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Climb Each Continent’s Highest Peak: Africa and Antarctica

May 31, 2016
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To conquer each continent’s highest mountain is the greatest challenge of each climber, yet not even 300 mountaineers have claimed this prize yet.

In this first part of Adventure Compass’ guide to the Seven Summits for those who are looking for more than an average adventure trip, let us introduce you to the highest peaks in Africa and Antarctica. And who knows, maybe this will inspire your next adventure travel destination!

 

Africa: Climb the White Peak of Kilimanjaro

The iconic Kilimanjaro in Tanzania stands tall at 5895 m over jungle and savannah. This is the highest mountain at the African continent. German geologist Hans Meyer eventually triumphed in his third effort to reach the peak of Kilimanjaro in 1889, this time pairing efforts with the Austrian mountaineer Ludwig Purtscheller. Previously, he failed to climb the mountain due to the lack of proper gear during his first effort climbing on the ice, and the second time he had been caught up in the local unrest. Now a large part of Tanzania's tourism facilities focus on Kilimanjaro and there's a whole climbing business to be discovered at its foot. So if you're searching for a lone wolf experience, this may not be the right destination for you. Many try alone but less than 50% of them succeed.  Most of those who quit are not experienced and do not take enough time to acclimatize to the high elevation, leading to acute mountain sickness.

The climb is normally very well arranged and climbers have a proper support with aircraft carriers, a guide and a cook with them. You can find seven well-planned paths to the top, all with distinct degrees of difficulty and diverse scenic value.  Naturally, easier courses are busier than the harder ones.

Theoretically it can take between 5 and 9 days to achieve the top, but you need to take at least 7, ensuring to have ample time to properly acclimatize to the elevation, so you will not be compelled to return early. The last part of the trip is generally started around midnight, so that you can see the sun rise atop of the mountain. But additionally there's the chance to camp in the crater after which to see the dawn being more relaxed next morning.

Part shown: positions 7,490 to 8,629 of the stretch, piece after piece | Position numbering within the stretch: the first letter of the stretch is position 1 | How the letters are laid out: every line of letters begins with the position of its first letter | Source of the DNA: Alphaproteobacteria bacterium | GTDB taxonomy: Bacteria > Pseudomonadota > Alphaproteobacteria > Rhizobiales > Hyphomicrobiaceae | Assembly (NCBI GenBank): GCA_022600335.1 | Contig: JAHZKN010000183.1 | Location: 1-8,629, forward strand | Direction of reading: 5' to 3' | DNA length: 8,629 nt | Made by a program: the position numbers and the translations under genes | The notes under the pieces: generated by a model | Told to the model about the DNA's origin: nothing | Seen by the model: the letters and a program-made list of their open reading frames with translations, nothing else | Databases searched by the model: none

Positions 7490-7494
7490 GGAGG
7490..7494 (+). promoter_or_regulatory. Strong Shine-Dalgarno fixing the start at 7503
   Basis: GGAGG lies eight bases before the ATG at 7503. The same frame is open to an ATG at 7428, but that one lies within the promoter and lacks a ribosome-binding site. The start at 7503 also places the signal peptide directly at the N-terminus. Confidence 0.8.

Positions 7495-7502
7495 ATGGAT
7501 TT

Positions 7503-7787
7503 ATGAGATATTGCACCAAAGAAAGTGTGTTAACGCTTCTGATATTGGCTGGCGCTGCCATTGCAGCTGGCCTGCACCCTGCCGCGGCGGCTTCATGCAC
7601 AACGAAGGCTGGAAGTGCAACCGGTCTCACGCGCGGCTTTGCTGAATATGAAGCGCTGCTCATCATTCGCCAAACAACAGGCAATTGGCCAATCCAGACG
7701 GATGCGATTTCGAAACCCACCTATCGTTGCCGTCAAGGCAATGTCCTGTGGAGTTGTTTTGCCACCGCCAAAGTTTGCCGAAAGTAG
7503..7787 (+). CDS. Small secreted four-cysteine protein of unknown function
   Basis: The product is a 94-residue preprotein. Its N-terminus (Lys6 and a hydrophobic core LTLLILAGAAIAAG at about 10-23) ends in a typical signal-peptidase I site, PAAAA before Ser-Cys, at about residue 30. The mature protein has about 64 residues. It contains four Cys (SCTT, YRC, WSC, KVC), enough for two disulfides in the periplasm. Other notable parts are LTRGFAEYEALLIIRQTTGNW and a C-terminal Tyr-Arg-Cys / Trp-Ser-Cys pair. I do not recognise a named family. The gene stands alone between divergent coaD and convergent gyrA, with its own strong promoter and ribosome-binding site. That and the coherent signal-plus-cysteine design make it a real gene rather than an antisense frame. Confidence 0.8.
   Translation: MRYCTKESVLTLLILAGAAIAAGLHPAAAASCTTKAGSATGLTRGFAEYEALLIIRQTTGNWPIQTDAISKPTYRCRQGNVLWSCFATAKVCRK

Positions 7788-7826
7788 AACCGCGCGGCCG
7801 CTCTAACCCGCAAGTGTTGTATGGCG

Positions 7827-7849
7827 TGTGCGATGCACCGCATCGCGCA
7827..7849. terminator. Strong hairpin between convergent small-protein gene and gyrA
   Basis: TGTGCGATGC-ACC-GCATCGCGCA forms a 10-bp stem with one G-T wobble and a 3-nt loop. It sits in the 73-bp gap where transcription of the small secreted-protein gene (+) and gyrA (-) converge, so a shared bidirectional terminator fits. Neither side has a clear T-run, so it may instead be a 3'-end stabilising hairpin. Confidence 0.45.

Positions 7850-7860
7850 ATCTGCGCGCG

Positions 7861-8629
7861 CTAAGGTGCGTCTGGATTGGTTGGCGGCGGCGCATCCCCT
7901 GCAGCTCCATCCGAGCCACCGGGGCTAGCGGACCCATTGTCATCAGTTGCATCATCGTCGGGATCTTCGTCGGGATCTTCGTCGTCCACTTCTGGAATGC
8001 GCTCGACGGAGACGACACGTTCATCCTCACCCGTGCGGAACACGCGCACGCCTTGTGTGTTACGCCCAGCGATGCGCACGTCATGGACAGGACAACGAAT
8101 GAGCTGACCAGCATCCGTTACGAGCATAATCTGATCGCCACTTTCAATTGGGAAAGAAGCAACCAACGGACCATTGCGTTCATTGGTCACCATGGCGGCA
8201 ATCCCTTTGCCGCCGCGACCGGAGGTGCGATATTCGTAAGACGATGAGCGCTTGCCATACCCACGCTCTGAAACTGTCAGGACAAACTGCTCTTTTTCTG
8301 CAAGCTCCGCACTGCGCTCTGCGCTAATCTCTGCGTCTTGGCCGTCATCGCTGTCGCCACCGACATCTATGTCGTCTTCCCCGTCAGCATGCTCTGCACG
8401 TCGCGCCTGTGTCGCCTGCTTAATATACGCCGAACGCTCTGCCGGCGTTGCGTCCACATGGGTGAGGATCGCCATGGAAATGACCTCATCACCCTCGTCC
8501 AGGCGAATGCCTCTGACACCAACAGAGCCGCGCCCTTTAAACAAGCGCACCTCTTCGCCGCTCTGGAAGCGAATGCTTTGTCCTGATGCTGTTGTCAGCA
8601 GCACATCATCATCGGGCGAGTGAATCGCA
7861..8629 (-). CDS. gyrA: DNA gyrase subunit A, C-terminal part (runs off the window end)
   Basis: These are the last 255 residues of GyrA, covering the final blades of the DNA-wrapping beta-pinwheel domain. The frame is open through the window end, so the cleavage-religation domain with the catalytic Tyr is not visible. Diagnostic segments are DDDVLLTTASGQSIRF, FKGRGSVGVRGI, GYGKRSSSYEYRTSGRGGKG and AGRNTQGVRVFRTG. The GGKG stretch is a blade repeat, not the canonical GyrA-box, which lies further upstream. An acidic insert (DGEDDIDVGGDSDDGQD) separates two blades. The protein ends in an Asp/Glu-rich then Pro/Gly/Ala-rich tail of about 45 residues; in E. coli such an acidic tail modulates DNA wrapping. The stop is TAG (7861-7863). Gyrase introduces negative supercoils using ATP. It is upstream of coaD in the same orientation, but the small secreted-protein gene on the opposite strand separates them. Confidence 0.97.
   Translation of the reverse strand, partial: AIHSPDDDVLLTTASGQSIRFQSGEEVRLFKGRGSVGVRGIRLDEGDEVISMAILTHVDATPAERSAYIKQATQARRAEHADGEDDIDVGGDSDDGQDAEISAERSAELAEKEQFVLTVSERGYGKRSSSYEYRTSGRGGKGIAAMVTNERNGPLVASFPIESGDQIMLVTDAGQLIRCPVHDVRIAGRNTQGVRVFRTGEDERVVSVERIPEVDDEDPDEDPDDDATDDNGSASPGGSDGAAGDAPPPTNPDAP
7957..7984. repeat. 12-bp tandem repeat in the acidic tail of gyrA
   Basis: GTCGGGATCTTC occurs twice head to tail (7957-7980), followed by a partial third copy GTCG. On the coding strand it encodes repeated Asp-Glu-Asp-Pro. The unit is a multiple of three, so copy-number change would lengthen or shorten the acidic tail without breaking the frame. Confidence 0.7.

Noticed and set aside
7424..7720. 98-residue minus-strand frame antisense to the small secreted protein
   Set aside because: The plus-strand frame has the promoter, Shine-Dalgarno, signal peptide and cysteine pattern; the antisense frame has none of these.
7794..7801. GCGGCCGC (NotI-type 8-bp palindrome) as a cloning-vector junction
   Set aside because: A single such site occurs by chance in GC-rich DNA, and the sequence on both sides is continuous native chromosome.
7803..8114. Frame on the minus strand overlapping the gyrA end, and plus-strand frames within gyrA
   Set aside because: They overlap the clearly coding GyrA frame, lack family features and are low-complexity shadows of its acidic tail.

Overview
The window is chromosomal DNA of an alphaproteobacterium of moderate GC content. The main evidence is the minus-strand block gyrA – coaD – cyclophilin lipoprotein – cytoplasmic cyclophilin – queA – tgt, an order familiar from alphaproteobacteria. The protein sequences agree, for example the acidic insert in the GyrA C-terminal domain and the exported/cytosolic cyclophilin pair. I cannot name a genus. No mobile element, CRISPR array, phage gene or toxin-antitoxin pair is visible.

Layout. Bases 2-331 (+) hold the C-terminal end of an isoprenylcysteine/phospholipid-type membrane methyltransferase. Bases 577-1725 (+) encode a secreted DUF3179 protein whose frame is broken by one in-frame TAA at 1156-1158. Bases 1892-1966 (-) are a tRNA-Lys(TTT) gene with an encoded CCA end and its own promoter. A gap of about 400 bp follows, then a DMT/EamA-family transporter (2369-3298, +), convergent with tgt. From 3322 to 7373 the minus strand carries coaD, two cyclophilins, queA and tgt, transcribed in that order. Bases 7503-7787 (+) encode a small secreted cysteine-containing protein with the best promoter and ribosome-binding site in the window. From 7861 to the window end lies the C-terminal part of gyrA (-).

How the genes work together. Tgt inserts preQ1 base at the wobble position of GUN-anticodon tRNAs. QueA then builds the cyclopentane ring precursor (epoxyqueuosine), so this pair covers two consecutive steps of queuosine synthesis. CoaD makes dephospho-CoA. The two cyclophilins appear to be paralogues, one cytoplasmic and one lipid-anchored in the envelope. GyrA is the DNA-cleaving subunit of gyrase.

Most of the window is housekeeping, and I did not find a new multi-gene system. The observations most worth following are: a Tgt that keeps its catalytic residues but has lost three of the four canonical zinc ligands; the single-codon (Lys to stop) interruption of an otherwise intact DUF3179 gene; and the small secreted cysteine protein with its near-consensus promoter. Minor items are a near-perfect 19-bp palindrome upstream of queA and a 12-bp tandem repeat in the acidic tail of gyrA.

Antarctica: Fight your path to the peak of Mount Vinson

Mount Vinson in Antarctica got his name already before his official discovery, when he wasn't more than an assumption. First climbing efforts weren't short in arriving. In 1966, an American Antarctic Mountaineering Excursion 1966/67 consisting of 10 scientists and mountaineers set off to be the first people to ever set foot on Mount Vinson. The group was to honour the participants’ accomplishment and was a complete success, with sub peaks of the mountain being named after them.

Mount Vinson is not challenging summit to climb. However, the climbers must face the Antarctic climate with excessive temperatures, powerful winds, and frigid air. While throughout the Antarctic summer from November until January the sun never sets, the conditions continue to be only around -30°C. Additionally because of its place a rise is a fairly complex and expensive venture and it is not possible for everyone.

Several adventure travel companies offer adventure trips at a price of about $30,000 per person. No wonder that around 1500 individuals have tried to reach the summit of Mount Vinson. If you're seeking that particular destination where not many will go and where not many have been, should begin saving right now.

 

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